This blog is part of a collection of blogs created in the digital humanities seminar, “Public Access and the Liberal Arts: A Narrative History.” A link to the home blog for the course can be found on the right-hand side of the blog, under the title “blogroll.” Here’s the course description:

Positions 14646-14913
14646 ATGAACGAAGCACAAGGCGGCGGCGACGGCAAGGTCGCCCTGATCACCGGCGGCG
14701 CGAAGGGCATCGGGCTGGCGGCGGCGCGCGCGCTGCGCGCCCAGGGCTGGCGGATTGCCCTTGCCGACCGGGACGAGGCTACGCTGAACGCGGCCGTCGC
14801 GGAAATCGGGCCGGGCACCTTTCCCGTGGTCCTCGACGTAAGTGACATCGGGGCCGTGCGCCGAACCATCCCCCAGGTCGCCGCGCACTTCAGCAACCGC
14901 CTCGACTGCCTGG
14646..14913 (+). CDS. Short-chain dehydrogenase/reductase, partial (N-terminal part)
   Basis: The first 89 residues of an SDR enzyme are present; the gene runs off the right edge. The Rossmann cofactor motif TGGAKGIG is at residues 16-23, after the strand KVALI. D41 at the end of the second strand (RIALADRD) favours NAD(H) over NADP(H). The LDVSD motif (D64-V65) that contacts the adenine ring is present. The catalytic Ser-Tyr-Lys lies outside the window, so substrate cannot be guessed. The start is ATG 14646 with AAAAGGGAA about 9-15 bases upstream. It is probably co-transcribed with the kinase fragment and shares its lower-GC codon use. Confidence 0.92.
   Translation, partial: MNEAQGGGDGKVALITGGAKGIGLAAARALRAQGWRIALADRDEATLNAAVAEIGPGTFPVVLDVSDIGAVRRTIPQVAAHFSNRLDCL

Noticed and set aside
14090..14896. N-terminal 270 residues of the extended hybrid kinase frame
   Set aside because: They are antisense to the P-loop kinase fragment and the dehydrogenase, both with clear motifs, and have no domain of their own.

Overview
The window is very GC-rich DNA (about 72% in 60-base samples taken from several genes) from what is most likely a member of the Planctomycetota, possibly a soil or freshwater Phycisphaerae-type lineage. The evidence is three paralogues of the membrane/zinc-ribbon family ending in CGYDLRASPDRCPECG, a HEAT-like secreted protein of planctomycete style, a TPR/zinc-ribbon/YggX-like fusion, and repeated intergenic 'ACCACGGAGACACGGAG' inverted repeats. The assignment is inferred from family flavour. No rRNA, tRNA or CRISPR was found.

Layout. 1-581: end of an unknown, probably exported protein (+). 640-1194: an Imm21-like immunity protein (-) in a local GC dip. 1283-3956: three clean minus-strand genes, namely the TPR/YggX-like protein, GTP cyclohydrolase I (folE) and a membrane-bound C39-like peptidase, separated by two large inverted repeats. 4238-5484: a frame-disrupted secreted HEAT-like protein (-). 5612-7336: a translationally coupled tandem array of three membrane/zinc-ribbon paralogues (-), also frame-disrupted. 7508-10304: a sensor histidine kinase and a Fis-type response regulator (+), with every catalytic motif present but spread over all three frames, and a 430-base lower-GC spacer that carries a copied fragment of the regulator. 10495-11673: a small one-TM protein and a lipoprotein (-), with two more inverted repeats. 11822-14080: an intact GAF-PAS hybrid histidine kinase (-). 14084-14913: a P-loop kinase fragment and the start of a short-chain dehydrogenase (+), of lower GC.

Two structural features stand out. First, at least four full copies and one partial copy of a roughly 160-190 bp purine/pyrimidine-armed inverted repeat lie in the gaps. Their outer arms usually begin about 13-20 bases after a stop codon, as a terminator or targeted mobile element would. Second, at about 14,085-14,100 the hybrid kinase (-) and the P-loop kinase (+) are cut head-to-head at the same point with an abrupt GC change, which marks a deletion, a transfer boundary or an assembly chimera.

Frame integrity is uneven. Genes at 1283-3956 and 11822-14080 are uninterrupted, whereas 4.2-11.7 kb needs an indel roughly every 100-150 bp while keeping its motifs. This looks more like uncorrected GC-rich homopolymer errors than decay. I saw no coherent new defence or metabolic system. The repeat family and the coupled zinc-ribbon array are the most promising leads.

This digital humanities project will collect and publish stories that capture the identities, cultures, histories, and environments related to a public liberal arts education. The context for this research will be the 1944 G.I. Bill and public access to higher education and, later, increasing public access to the liberal arts. Similar to the Story Corps project started in 2003, the course will offer undergraduate students enrolled in the course the opportunity to build an online resource that chronicles the stories and life experiences of students, alumni, staff and faculty—a digital resource that captures the history and the prospects of the public liberal arts. As designers and editors of these digital archives, students will deepen their own sense of place in higher education by making visible the history of the liberal arts at the institution in which they are studying. Two-person teams enrolled at COPLAC campuses will 1) build an online archive of oral histories by alumni, faculty, staff and current student 2) employ digital tools to produce a layered, web-based narrative that includes audio and video stories, images, maps and documentary evidence of their home campus and 3) collaborate with faculty mentors to integrate their web site projects with a main COPLAC site to make visible the story of the public liberal arts. COPLAC Storytelling will serve as a digital resource for current students, alumni, educators, administrators, development and admission offices, historians, archivists, and the wider public.